GAO’s reports and testimonies give Congress, federal agencies, and the public timely, fact-based, non-partisan information that can improve government operations and save taxpayers billions of dollars.
This testimony discusses our key findings and recommendations in our report that we are releasing today on some aspects of personnel security clearance reforms. We conducted our review in response to a congressional request.
This testimony discusses the key recommendations from the two reports we recently released, which include (1) the need for a fully developed strategic framework for the reform process that includes outcome-focused performance measures to show progress and (2) more transparency in annually reporting to...
Individuals working for the private industry are playing a larger role in national security work conducted by Department of Defense (DOD) and other federal agencies. As of May 2006, industry personnel held about 34 percent of DOD-maintained personnel security clearances.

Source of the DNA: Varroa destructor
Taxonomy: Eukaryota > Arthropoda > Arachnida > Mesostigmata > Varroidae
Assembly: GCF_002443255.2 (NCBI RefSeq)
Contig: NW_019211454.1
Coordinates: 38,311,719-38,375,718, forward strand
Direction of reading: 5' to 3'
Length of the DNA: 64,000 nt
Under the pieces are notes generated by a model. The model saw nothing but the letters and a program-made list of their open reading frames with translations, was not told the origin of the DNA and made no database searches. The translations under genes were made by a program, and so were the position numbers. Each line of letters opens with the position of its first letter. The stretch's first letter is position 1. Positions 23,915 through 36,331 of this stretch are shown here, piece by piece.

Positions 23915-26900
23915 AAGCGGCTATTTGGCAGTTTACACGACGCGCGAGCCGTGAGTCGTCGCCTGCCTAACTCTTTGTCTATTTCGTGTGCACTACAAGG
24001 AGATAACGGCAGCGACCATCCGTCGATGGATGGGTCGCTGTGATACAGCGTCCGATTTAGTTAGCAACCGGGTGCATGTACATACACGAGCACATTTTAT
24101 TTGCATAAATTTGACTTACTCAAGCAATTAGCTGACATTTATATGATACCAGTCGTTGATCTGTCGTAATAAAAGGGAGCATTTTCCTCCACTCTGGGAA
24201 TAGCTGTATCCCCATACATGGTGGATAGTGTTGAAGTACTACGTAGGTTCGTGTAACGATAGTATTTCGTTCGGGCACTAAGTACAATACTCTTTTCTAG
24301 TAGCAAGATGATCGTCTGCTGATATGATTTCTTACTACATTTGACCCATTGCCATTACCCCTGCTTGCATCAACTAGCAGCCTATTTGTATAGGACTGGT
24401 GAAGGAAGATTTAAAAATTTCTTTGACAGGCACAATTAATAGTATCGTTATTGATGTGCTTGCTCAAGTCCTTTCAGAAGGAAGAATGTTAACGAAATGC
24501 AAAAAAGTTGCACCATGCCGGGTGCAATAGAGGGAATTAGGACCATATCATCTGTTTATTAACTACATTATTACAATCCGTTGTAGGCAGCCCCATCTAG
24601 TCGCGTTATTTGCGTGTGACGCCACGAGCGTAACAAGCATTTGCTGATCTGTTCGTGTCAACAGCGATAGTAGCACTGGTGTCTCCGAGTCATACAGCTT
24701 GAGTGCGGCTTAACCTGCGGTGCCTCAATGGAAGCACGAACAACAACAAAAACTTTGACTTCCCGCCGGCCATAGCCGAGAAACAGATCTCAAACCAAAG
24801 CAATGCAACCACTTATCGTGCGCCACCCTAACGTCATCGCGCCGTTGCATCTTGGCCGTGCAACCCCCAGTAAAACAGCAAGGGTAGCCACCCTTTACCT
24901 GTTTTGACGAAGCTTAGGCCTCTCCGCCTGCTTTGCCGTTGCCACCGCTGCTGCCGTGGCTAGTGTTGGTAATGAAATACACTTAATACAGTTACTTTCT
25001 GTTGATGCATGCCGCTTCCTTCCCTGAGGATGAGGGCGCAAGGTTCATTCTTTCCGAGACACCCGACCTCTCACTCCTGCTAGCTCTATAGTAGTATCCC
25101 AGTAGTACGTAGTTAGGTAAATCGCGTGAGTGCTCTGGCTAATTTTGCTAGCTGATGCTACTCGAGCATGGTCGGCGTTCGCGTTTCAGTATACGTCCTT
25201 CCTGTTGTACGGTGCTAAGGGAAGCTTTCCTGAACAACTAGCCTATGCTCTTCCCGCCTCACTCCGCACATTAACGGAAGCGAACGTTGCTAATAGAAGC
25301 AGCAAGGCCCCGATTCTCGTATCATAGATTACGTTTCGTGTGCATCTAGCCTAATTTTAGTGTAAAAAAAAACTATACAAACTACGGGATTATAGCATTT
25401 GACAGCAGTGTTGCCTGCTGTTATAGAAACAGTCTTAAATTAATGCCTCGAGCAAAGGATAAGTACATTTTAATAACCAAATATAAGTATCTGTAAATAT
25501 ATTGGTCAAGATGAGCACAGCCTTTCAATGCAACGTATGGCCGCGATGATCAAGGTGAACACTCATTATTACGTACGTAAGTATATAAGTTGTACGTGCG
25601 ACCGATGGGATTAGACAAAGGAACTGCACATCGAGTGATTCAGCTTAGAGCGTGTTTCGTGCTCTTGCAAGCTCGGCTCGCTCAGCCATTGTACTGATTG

GAO is required by law to annually audit the consolidated financial statements of the U.S. government. The Congress and the President need to have timely, reliable, and useful financial and performance information.
The foundation laid by the Chief Financial Officers Act of 1990 and other management reform legislation provided a much needed statutory basis to improve the accountability of government programs and operations.
The Department of Homeland Security (DHS) Financial Accountability Act, Public Law Number 108-330, requires DHS management to provide an assertion on the internal control that applies to financial reporting for fiscal year 2005 and to obtain an auditor's opinion on the department's internal control over...
On November 9, 2005, GAO testified before Congress at a hearing on "Access Delayed: Fixing the Security Clearance Process, Part II." This letter responds to three questions for the record posed by Congress.
The Department of Defense (DOD) is responsible for about 2 million active personnel security clearances. About one-third of the clearances are for industry personnel working on contracts for DOD and more than 20 other executive agencies.